Golf Balls Put Ace Collectors in the Green
Tiger Woods made forty million dollars a few weeks ago by turning pro and lending his name to Nike and Titleist products. You can well imagine that a sport referring to itself as "the Royal and Ancient Game," one with posh country clubs worldwide, and one where sponsors are prepared to wager forty million bucks on the promise of a gifted 20 year old is also a sport that attracts wealthy collectors of its history.
Golf is indeed, an ancient sport. In the Roman Empire a similar game, pagancia, was played with a feather-stuffed ball and bent sticks. Scottish parliament noted with some concern in March, 1457, that people were neglecting archery for it. In 1491, Scotland's King James IV, was so upset with his subjects wasting time in the pastures he decreed, "In na place of the realme there be usit futeball, golfe or othr sik unprofitabill sportis." The King, of course, continued playing golf as evidenced by golf balls being entered into his accounts by the high treasurer in 1503. Early American mention is made in an advertisement that appeared in the April 21, 1779 edition of Rivington New York's Royal Gazette: "To the Golf Players. The season for this pleasant and healthy exercise now advancing. Gentlemen may be furnished with excellent CLUBS and the veritable Caledonian(Scottish town) BALLS by enqiring at the Printers."
If by chance one of your ancestors responded to that 1779 ad, and one of those old golf balls is still hanging around, count your blessings. Prior to 1848, golf balls were made of three pieces of thin softened leather, usually untanned bull's hide. The two round ends and middle strip were sewn together tight with wax linen thread leaving only a small hole that served two purposes. The first was to hide the stitching seams by turning the ball outside in(balls with exposed stitches like a baseball are probably not golf balls), the second was stuffing. Feathers, the recipe called for as many as a tall hat would hold, were stuffed soggy through the hole into the dampened leather shell. The drying of the expanding wet feathers combined with the contracting leather resulted in a ball so compressed it could be driven 200 yards. Most authentic balls found today will still be hard. "Feather" balls were normally painted white, some where painted red for playing in snow. Making these first class balls was both and art and a science. A skilled worker could only produce three or four a day. Feather balls made after 1820 were often marked with the stamp of the ballmaker and numbered by hand with their weight in drams. Although hundreds of thousands of feather balls were made, they are scarce today. A single ball can be worth $1,000 to $12,000 and more depending upon condition and markings.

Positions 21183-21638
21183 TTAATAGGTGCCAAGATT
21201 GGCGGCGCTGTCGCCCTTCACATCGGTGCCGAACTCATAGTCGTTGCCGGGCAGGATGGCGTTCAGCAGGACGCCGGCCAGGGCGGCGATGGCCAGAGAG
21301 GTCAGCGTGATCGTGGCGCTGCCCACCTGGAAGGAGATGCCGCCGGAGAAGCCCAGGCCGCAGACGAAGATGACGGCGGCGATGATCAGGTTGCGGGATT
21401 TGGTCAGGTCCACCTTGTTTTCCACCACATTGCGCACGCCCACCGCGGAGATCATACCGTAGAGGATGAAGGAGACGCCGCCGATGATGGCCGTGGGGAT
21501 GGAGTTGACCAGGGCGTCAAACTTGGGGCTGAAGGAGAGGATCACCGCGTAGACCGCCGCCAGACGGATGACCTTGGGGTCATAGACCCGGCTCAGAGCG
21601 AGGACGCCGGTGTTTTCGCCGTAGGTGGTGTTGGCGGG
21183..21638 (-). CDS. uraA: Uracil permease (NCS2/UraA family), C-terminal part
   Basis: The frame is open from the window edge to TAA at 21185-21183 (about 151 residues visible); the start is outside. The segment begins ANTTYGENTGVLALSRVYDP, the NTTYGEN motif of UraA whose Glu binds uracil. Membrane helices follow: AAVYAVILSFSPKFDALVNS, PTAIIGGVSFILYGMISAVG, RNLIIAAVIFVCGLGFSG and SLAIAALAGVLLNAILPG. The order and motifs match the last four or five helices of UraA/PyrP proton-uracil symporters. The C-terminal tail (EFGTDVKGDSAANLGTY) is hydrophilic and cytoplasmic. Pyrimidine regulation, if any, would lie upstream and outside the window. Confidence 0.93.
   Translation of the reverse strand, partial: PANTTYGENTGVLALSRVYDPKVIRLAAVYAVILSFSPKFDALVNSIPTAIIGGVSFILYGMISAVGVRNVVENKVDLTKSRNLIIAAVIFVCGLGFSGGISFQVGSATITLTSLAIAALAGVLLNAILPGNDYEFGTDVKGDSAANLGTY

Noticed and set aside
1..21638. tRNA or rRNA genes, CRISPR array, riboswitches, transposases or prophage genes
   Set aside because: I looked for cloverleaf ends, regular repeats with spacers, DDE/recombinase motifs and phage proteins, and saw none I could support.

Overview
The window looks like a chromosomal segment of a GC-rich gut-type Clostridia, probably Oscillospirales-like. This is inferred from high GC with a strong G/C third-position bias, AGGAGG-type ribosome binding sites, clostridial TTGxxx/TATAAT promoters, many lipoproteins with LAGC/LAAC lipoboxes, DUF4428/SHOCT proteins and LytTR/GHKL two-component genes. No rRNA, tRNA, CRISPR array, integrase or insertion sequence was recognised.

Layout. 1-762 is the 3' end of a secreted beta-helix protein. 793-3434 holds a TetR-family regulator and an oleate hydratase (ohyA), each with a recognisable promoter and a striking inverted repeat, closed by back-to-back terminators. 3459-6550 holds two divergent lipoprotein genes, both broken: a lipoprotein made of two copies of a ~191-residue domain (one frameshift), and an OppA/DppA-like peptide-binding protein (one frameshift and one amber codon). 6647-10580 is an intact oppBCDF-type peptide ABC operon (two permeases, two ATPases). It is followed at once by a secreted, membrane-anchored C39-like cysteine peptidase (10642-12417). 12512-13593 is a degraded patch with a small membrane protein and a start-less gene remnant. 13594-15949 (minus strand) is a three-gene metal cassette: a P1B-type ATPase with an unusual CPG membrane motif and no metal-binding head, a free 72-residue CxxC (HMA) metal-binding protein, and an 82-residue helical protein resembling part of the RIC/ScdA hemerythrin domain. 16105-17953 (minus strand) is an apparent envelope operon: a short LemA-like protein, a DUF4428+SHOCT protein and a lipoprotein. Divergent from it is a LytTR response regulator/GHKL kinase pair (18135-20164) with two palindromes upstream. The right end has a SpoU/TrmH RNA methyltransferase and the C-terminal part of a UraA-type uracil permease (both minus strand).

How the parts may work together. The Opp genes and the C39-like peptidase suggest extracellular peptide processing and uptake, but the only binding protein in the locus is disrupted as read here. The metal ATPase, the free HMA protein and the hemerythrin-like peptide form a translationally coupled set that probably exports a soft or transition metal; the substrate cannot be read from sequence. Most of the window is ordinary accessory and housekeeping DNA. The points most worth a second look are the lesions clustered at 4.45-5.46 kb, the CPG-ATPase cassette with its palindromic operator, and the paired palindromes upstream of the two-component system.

In 1848 the "guttie", a ball of solid gutta percha, hard rubber made from the sap of a percha tree, supplanted feather balls. They were a tenth the price and more durable, especially in wet weather. The first of these balls were smooth and twisted in flight. Golfers soon discovered the aerodynamics that caused nicked balls to fly truer and they began marking and scratching their smooth surface golf balls. These earlier gutties can be as valuable as feather balls. By 1870, all balls were manufactured with dimples or recessed markings that are collected for their variances today. In 1898 a rubber core ball similar to today's balls supplanted the guttie.
Balls like all golfing antiques come in thousands of varieties. Every time something new is invented, something old becomes antique.